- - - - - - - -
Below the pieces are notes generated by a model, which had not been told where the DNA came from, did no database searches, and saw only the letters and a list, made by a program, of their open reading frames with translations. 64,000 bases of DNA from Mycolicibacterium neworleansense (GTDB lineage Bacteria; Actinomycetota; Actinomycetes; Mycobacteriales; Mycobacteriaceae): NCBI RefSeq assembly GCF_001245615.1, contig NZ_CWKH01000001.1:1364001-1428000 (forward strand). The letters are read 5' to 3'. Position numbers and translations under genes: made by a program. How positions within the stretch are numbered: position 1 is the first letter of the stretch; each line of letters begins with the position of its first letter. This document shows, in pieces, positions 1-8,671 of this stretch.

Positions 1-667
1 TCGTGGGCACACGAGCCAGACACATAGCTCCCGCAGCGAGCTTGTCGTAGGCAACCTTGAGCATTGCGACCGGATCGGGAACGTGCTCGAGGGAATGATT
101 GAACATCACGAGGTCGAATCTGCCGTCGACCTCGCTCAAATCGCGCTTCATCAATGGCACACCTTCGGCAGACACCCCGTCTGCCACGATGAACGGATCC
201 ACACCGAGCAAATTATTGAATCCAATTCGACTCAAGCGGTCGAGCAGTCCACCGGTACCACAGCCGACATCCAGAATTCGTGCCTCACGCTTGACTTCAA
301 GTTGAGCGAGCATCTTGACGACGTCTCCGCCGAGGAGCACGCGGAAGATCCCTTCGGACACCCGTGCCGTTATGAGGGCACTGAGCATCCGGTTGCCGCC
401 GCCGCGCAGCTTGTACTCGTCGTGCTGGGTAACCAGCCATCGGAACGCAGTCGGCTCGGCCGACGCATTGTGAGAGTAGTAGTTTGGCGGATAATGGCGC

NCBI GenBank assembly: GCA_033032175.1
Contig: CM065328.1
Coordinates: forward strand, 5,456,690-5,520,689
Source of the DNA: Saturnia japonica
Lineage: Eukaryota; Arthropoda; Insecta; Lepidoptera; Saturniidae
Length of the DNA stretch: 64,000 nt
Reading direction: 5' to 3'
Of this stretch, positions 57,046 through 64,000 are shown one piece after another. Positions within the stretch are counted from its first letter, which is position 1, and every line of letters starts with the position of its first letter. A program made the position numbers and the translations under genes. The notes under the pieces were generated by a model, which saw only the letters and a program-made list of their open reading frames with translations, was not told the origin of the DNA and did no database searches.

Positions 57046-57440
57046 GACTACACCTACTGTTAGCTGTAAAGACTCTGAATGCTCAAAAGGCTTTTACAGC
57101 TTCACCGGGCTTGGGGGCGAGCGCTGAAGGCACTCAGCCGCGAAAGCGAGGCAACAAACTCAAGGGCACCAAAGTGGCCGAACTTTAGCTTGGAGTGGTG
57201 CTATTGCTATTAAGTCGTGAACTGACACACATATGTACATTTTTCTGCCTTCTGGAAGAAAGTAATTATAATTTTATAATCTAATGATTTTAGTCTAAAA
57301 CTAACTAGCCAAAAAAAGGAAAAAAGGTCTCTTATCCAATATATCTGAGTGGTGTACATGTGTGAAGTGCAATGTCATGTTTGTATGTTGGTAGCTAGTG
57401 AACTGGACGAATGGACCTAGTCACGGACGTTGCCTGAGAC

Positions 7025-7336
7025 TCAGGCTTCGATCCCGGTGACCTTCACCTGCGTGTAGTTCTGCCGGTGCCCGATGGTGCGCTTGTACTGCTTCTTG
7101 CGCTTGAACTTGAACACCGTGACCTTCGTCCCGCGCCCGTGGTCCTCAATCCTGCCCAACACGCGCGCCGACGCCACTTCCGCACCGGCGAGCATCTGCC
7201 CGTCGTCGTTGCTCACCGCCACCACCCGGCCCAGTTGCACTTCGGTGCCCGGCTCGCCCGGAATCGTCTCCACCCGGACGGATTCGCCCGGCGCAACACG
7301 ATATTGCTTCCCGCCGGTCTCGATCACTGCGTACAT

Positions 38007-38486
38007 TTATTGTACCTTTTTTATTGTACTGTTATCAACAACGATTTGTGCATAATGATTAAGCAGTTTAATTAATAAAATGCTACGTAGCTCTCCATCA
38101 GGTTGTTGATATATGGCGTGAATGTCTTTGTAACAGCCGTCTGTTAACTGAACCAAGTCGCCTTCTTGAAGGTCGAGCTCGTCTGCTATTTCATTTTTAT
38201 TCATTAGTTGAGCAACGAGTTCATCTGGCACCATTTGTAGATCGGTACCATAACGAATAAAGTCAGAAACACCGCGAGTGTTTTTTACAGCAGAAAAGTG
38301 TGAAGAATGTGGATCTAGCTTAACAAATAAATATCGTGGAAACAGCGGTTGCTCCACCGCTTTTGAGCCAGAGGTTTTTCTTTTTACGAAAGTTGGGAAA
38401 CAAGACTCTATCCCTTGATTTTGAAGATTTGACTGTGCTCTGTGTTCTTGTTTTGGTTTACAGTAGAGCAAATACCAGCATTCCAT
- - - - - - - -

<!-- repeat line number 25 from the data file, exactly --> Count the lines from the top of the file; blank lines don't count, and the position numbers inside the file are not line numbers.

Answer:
7201 CGTCGTCGTTGCTCACCGCCACCACCCGGCCCAGTTGCACTTCGGTGCCCGGCTCGCCCGGAATCGTCTCCACCCGGACGGATTCGCCCGGCGCAACACG